The actual site design took around four hours, and is based around the WordPress CMS. I already had the idea for the site. Much of the set up involved adding appropriate plugins and coming up with the right pages and headings to make this quick to maintain. I want this site to be one that I can update with new media stories and research papers, but without needing to spend more than ten minute per post. I also wanted to make sure that this didn’t look like a blog (even though it is based mainly on blogging software).

The other four hours has been spent adding content. I’ve mainly used a curation system for this, finding useful sources elsewhere, acknowledging them, and using this as a base for a discussion article. I’ve also added some of my own ideas, which largely overlap with the discussions that I’ll have when presenting on contract cheating.

I’d estimate around eight hours (or one day’s work) to get all this going, but this could certainly be completed quicker if it was done in one session.

There is still lots more content to add, but crucially, coverage of recent material is there. If nothing else, I can see this being useful on a personal level, as it’s surprising how often I find useful recent news stories and discussions about contract cheating, but these quickly disappear into subscription databases, or fall so far down the Google rankings that they’re impossible to find again. That’s just the nature of the Internet.

Other things still to do include social media integration (this is easy with WordPress plugins) and to add some video to the site.

Most importantly, this is a process that can be replicated by students. I’ve been pleased to see some of my Professional Practice 2 students setting up their own blogs, particularly related to technology and gaming, which are useful to demonstrate a wider interest in the Computing field. WordPress makes it simple to maintain a site, and anything related to the professional world, extended studies or technology is a good item to add to a portfolio. One recommendation I would make is to always set this up on your own domain, rather than being reliant on (and constrained by) a third party.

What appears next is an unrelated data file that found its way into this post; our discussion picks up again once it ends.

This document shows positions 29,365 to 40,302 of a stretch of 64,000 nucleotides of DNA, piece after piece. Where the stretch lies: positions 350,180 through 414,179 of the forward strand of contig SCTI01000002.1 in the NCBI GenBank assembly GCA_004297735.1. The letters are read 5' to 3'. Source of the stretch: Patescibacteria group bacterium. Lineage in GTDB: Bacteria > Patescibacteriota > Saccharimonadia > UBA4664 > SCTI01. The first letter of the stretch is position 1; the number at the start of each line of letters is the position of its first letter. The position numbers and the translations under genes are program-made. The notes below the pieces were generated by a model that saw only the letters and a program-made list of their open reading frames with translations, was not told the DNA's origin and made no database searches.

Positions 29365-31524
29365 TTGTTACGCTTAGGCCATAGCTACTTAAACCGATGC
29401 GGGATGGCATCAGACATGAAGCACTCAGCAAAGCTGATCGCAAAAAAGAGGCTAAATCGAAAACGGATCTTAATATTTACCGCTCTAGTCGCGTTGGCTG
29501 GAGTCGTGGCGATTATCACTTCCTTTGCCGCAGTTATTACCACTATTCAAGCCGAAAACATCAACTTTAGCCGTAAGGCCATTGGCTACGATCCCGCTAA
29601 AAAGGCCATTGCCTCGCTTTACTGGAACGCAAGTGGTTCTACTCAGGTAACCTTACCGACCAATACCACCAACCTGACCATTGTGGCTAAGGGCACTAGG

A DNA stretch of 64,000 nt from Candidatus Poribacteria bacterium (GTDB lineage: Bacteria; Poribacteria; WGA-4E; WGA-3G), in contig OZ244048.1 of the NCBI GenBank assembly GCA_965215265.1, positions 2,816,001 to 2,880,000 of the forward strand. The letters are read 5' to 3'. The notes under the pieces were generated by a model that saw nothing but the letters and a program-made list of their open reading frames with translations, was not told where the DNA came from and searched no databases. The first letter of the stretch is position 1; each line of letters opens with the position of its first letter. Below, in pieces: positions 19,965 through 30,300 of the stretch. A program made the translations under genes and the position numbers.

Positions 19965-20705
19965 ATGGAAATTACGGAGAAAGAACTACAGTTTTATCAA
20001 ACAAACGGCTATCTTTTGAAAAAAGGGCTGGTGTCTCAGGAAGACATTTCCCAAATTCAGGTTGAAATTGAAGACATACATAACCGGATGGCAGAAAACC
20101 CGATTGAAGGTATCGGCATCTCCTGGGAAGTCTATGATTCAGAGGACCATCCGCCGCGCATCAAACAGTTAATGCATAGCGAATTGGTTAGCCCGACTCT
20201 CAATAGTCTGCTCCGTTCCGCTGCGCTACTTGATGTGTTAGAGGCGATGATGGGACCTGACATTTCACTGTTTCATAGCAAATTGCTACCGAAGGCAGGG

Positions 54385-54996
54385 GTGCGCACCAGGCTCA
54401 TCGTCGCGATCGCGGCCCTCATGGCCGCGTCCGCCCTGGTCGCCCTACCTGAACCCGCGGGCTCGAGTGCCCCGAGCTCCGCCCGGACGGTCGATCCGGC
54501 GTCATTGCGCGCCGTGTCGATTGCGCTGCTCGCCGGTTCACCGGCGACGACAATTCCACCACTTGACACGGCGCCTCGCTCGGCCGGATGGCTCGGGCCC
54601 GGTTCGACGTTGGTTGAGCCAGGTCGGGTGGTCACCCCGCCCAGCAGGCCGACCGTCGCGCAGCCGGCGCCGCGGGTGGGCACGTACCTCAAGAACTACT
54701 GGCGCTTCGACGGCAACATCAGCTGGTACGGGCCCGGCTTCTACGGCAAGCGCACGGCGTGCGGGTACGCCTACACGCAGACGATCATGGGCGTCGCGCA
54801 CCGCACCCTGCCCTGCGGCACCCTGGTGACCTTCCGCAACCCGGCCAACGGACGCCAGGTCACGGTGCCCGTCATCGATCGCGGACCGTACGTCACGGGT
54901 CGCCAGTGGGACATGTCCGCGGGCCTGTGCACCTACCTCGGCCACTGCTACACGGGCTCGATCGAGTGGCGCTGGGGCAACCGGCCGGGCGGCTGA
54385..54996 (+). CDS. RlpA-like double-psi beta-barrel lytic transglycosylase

Still lots to do around other activities, but hopefully contractcheating.com will prove to be useful, as well as a simple example of extended professional practice.

How To Search For Yourself Online Using Google

I’ve created a simple video demo showing how to search for yourself online using the techniques in the Online Professional Presences post.

It is worthwhile carrying out a search like this at least once a month to make sure that there is no information showing that you wouldn’t want a potential employer to see.

You can also make sure that the sites that you want to push employers towards show up in the search results. Otherwise, you need to do more work on your professional online presence, for instance by adding content to those sites and pages and publicising them around social media.

Page 1 of 212»